• Date of supply if it is different from the invoice date (if the invoice is issued before the supply is performed, the invoice must show the date when the payment is fully or partially received provided that this payment date is known and not identical to the invoice date)
  • Taxable amount split according to the applicable VAT rates and VAT exemptions, as well as any discounts or rebates that lower the taxable amount (unless they are already accounted for in the taxable amount)
  • VAT rates (if invoice line items are subject to different rates, the corresponding rate must be shown on each line)
  • Total VAT amount payable
  • Reasons for the application of an exemption, zero VAT rate, or reverse charge. For example, Autoliquidation in the case of reverse-charged sales.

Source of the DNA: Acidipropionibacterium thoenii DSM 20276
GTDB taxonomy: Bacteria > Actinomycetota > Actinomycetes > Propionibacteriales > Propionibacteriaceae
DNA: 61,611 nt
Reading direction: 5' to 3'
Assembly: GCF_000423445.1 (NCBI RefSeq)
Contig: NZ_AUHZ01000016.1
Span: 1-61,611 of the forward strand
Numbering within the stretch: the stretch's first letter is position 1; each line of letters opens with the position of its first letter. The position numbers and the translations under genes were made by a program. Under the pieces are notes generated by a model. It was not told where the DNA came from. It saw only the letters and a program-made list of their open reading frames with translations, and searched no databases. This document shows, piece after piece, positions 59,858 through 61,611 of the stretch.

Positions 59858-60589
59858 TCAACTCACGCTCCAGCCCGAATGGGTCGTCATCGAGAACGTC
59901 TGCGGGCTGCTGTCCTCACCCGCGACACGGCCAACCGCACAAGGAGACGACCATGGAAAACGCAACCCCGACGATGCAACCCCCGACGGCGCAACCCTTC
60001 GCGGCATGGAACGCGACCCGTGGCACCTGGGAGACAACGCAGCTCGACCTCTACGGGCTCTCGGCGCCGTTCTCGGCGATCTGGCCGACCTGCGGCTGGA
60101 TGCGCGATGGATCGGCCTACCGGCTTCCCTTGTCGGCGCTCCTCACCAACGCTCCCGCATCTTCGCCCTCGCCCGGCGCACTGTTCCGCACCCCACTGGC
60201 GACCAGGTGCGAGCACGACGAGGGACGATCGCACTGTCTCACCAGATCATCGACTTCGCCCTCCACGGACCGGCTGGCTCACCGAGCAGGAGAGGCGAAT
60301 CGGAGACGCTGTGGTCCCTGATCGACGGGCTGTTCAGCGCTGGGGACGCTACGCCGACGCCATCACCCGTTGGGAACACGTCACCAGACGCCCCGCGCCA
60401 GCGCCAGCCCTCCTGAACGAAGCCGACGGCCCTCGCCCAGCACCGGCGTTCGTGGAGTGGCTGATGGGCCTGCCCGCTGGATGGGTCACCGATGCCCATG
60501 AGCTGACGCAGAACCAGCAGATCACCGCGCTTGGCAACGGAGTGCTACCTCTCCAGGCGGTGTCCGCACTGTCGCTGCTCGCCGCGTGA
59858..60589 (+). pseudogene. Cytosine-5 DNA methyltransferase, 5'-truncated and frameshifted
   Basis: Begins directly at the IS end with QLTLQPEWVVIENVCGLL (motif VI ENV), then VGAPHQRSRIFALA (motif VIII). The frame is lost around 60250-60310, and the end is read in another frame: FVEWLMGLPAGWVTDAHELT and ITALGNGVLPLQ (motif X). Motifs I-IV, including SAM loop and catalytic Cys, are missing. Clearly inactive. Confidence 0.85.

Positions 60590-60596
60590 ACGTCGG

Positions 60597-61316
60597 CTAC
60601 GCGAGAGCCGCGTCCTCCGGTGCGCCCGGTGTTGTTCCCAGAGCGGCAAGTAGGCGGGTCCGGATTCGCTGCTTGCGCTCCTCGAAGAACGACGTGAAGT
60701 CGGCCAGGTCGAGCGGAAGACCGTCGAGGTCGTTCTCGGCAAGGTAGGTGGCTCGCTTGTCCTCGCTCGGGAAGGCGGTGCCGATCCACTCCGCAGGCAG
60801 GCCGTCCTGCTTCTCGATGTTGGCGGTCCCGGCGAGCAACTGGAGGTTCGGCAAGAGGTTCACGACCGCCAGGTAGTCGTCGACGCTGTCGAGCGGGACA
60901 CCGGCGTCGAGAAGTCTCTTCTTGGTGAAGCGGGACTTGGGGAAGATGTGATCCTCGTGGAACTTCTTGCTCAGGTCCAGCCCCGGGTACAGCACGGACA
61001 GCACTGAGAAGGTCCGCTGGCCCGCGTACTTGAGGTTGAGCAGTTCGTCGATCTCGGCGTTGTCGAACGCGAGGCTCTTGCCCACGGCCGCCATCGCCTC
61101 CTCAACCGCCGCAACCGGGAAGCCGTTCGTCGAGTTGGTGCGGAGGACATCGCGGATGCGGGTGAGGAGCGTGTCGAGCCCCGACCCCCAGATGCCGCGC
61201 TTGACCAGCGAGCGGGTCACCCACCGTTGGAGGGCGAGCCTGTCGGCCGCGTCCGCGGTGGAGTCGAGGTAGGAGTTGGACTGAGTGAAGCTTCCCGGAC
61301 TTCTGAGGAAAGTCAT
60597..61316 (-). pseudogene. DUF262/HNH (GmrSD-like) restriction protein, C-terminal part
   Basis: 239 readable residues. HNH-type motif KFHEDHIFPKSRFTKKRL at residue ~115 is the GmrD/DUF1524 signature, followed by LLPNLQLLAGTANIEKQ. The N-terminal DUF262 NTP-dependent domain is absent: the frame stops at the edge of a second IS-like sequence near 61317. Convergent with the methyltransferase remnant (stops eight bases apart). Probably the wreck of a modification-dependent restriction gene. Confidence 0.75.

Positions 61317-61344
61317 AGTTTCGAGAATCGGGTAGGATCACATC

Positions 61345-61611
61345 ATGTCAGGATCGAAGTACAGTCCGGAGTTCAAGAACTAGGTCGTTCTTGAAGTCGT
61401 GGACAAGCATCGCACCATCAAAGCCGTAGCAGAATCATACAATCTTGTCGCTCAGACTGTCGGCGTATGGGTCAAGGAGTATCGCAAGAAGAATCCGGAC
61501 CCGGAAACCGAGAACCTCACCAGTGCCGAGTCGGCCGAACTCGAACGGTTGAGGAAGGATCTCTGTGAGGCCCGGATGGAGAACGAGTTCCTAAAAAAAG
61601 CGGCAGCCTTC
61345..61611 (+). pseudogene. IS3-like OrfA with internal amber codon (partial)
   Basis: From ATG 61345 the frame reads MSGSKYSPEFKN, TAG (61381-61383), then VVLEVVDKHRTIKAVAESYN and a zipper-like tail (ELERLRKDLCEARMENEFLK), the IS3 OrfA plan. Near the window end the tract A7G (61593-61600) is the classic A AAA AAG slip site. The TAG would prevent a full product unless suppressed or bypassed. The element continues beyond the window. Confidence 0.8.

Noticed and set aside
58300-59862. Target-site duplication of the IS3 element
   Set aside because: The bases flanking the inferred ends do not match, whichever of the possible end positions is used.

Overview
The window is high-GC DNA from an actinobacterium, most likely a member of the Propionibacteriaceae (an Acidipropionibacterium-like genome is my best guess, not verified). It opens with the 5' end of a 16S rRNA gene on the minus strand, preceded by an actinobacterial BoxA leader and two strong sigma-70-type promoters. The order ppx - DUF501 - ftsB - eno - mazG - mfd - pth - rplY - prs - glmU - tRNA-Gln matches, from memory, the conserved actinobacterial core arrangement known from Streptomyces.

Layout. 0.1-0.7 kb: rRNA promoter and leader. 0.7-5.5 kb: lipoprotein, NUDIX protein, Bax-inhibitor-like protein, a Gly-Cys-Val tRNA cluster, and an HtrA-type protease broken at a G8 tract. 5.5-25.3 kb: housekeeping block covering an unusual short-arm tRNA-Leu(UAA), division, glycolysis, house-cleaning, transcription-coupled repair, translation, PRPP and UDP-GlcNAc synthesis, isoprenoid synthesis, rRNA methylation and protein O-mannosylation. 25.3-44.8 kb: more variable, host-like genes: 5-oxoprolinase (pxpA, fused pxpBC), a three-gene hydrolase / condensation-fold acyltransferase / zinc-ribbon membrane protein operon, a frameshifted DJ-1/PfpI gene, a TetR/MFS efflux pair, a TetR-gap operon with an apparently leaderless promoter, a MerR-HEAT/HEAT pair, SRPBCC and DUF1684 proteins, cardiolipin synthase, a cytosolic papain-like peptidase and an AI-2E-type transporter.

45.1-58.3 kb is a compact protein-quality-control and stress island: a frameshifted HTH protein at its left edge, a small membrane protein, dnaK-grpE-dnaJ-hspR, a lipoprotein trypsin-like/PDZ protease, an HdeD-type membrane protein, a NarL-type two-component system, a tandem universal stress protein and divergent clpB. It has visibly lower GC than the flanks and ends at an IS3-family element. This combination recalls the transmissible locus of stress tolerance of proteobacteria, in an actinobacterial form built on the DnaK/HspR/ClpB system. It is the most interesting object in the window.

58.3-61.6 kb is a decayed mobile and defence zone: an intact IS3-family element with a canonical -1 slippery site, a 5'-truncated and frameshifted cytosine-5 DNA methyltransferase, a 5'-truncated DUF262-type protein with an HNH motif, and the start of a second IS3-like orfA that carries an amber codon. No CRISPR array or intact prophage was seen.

• Name, address, and VAT identification number of the fiscal representative (if applicable)
  • In the case of self-billing, a remark Autofacturation
  • An indication of the fact that a margin scheme has been applied
  • If the seller is a member of a management center or an approved association, a clause Membre d'une association agréée, le règlement par chèque et par carte bancaire est accepté
  • If the seller benefits from the exemption for small businesses, a clause TVA non applicable, art. 293 B du CGI

Invoices may be drafted in a foreign language provided that an official translation is submitted to the French tax authorities upon request.

Simplified invoices

A simplified VAT invoice is permitted if the amount of the invoice excluding the tax is not higher than €150. The simplified invoice does not need to mention: